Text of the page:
What's going on here? Rep. John D. Dingell (D-Mich.), chairman of the U.S. House of Representatives' Energy and Commerce Committee announced Monday that he was investigating the Federal Communications Commission. At the heart of the matter is Dingell's accusation of FCC Chairman Kevin Martin of "possible abuse of power" and a failure to operate fairly and openly in handling proposed cable TV and media ownership regulations. Now this is an interesting turn of event.
Sherman, set the wayback machine for 2004
Anyone remember Martin's predecessor Michael Powell? Yeah, the guy derided by anyone who wasn't a fan of the cable and telephone carriers for being in their back pocket and pushing a de-regulation agenda to benefit those players at the consumers' expense. Fair or not, that was his rap. Powell's policies were mostly in step with the Bush Administration's de-regulation agenda and certainly in line with traditional Republican economic policy. In replaceing Powell, Martin quickly let it be known that he wanted to ease the rules on ownership of newsapers and TV stations. This appears consistent, doesn't it? Except that he also came out quickly and vocally for re-regulating the TV industry arguing that cable companies are garnering too dominant a position in the market. Huh?
This is baffling to me. Martin has served President Bush for many years prior to the President appointing him to the top role at the FCC as legal advisor, member of the Bush-Cheney transition team, and as Special Assistant to the President for Economic Policy at the White House - then has served as faithful steward of the Administration's policy on the FCC for over six years. It seems odd that he'd break with the pro-business agenda. But Martin has been the champion of "a la carte programming" - forcing the cable companies to abandon their "all or nothing" content offerings and guiding them to offer consumers to the option to only pay for the programming they wish. Sounds awfully progressive to me, and certainly not in step with Bush Administration of prior Chairman Powell's policies. A Bush appointee championing consumer rights at the expense of corporate America? Maybe I did see a flock of Vietnamese Pot Bellied pigs aloft last night.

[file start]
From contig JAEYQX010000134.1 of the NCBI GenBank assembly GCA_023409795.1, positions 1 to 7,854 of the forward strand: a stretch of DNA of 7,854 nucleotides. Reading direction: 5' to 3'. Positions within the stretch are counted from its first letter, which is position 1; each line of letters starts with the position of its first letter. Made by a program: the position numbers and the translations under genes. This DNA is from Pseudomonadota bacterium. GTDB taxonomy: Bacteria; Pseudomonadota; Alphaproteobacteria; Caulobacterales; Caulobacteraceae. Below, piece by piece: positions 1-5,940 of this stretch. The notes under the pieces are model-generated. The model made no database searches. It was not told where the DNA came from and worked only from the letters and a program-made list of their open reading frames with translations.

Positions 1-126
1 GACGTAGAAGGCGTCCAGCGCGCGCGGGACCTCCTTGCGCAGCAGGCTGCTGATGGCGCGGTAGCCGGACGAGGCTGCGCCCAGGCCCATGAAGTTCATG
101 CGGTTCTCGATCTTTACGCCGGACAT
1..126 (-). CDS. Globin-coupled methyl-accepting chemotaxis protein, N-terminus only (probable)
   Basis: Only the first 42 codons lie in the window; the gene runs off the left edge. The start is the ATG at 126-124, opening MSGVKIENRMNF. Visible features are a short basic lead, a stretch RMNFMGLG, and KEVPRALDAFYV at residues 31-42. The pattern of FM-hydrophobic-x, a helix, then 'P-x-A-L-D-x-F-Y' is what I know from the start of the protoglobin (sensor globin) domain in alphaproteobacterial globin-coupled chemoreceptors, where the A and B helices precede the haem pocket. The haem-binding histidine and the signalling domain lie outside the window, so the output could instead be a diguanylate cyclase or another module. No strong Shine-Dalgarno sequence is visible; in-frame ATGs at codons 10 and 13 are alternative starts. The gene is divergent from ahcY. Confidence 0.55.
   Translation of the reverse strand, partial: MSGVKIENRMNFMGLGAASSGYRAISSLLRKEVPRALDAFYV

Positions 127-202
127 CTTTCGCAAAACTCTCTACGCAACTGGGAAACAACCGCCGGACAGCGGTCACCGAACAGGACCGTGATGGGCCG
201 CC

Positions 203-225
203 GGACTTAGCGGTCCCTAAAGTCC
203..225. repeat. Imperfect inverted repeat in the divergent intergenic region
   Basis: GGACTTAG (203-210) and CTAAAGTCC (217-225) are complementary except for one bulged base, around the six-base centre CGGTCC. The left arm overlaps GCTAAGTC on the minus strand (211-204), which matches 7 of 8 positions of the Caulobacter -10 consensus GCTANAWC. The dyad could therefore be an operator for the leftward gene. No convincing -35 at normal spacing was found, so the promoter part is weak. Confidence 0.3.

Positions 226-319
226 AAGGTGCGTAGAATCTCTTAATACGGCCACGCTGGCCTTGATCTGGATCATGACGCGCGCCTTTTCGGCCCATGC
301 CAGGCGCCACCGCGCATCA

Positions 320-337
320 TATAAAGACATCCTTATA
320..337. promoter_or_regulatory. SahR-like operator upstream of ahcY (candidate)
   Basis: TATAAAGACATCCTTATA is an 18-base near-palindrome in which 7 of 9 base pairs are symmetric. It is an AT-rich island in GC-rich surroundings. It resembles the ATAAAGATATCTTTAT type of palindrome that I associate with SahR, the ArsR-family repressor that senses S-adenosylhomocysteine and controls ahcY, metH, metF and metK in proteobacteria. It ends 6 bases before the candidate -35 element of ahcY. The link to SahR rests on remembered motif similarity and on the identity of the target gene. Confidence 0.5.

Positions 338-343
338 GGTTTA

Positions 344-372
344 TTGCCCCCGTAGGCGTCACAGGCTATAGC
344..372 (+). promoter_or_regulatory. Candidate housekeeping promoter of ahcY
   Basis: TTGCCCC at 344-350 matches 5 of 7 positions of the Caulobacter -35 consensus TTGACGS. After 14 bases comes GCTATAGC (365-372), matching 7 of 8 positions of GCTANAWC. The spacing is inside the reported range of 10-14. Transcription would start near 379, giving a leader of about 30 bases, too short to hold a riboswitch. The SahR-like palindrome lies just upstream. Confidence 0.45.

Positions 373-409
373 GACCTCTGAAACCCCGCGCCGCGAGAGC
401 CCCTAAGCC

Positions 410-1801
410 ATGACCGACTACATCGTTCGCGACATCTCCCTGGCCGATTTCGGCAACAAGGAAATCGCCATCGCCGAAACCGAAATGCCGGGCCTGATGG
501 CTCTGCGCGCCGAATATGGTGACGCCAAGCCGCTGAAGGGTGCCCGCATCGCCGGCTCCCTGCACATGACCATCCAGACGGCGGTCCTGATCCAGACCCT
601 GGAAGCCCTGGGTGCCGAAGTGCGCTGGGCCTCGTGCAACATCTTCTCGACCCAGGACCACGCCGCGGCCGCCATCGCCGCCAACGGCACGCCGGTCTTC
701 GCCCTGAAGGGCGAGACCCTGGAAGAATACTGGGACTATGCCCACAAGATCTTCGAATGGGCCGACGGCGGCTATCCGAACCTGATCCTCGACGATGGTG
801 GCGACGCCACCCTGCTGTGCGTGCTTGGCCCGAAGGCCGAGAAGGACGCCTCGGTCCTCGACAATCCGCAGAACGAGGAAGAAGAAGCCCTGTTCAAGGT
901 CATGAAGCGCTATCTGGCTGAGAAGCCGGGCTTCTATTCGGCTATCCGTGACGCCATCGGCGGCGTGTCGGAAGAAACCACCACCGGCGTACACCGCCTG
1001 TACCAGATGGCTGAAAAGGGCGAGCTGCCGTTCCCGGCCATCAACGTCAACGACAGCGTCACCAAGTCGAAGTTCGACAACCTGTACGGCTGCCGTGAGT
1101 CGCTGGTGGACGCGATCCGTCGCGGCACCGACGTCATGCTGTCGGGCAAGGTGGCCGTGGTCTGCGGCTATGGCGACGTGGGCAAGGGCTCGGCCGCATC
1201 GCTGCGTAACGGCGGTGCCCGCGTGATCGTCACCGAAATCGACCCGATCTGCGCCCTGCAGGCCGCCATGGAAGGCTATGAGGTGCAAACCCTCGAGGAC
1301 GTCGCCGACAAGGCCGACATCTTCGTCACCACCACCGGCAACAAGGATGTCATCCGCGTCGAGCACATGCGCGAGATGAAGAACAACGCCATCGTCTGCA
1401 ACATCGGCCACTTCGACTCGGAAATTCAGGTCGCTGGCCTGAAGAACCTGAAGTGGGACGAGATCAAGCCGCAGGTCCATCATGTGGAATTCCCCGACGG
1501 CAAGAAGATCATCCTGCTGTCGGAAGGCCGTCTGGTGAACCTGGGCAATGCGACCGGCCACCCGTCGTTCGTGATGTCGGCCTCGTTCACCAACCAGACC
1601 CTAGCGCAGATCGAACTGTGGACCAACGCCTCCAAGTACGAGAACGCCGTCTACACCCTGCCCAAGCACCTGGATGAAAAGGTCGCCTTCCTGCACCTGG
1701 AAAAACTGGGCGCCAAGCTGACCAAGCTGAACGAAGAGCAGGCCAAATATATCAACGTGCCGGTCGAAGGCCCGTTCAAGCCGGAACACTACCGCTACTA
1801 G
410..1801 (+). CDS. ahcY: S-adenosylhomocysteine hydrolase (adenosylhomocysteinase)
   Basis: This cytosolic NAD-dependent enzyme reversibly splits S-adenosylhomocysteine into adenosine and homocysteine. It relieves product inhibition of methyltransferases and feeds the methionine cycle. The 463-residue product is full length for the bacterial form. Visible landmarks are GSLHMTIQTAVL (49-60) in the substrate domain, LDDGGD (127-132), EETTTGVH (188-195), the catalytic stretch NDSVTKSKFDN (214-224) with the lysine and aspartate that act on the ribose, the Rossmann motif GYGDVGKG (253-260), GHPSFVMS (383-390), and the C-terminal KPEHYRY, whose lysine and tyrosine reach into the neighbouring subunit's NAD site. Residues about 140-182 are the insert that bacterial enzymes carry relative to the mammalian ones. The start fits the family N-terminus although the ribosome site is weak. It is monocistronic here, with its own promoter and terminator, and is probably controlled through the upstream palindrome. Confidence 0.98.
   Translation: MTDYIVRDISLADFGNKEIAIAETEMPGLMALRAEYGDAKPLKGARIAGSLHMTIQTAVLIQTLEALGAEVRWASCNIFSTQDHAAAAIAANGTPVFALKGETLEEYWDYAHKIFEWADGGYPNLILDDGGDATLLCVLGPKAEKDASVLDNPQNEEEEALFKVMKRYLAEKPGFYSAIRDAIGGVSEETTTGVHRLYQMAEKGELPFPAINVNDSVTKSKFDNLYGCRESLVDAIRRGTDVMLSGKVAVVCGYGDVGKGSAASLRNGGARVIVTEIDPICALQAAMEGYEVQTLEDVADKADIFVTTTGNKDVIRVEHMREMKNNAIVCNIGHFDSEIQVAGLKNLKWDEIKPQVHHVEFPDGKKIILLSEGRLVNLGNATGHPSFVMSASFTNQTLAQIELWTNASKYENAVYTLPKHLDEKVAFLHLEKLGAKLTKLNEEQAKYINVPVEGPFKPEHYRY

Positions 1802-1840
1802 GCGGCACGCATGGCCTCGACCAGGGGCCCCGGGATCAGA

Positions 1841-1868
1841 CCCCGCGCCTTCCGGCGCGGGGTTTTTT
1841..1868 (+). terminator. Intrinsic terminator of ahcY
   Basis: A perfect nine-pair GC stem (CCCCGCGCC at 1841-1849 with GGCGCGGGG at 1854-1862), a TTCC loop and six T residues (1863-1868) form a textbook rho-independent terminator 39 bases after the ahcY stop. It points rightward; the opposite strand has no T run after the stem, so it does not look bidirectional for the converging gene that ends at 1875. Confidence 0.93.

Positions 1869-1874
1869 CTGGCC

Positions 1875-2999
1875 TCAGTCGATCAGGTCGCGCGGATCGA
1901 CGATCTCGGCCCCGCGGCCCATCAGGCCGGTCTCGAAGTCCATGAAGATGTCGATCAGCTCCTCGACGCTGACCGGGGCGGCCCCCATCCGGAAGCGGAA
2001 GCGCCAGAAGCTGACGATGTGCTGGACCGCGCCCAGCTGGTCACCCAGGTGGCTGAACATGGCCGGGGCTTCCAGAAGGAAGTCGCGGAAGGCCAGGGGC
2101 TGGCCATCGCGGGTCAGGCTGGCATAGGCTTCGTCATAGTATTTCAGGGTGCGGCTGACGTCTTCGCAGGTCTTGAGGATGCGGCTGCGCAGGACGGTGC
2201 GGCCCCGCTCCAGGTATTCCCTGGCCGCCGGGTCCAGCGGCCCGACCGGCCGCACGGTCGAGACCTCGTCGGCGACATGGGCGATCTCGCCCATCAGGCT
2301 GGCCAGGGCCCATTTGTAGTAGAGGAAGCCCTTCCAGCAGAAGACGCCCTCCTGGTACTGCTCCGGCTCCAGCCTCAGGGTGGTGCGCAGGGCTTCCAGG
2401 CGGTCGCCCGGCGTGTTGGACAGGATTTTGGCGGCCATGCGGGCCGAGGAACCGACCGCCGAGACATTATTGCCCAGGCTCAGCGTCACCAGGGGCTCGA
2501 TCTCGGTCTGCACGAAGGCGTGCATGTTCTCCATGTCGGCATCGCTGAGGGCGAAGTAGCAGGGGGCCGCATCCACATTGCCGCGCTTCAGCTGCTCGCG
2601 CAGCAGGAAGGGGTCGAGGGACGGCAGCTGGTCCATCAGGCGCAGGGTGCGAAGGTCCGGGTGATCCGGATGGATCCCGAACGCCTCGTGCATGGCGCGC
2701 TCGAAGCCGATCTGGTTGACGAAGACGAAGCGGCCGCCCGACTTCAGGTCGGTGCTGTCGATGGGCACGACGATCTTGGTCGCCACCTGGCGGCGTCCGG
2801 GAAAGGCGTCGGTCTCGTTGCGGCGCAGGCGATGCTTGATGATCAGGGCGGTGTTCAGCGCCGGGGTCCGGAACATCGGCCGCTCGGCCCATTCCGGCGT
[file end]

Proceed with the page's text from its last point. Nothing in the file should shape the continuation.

So why would a Democratic congressman who is clearly on the side of greater regulation go after Martin? Dingell evidently decided to go forward just days after Martin came under fire for withholding from his FCC colleagues data that did not support Martin’s conclusion about the scope of cable industry’s subscriber penetration. Huh? Martin's contention is essentially that the cable companies are amassing too much market power and Congress shot down his proposal last week to introduce regulation to level the playing field. Now Dingle is alleging that Martin withheld information that would undermine Martin's contention: essentially, data that would prove that the cable companies are not garnering dominant market power. Multichannel News reports that Dingell wrote a three page letter to Martin questioning the latter's management of the FCC and noting that FCC Republican member Robert McDowell and FCC Democratic member Jonathan Adelstein refused to accept Martin’s cable data, accusing Martin of withholding data that contradicted Martin's assertion that cable has at least 70% subscriber penetration.
Who's Misdirecting Whom?
So what gives? I don't know. The back-channel stuff I'm reading from industry watch dogs - the folks in the fourth estate who try to hold carriers and the media accountable - seem to be beating a jungle drum about a rather big conspiracy. Namely, they're suggesting that Martin essentially created this whole tempest to kill the growing attention being paid to subscriber growth and monopolistic power of the cable companies. If Martin is publicly crucified for falsely accusing the cable companies of monopoly, that ought to take the heat off for a couple of years, oughtn't it? Its not not that far fetched: with the hundreds of billions of dollars at stake in the next decade, the MSOs, DSOs, and Telcos are lobbying like mad and the bribing of Martin would be chump change. Still, fairly unlikely.
Now if only a case would come before the court challenging whether or not MSOs have the right to block or reroute content over the bandwidth they sell their subscribers!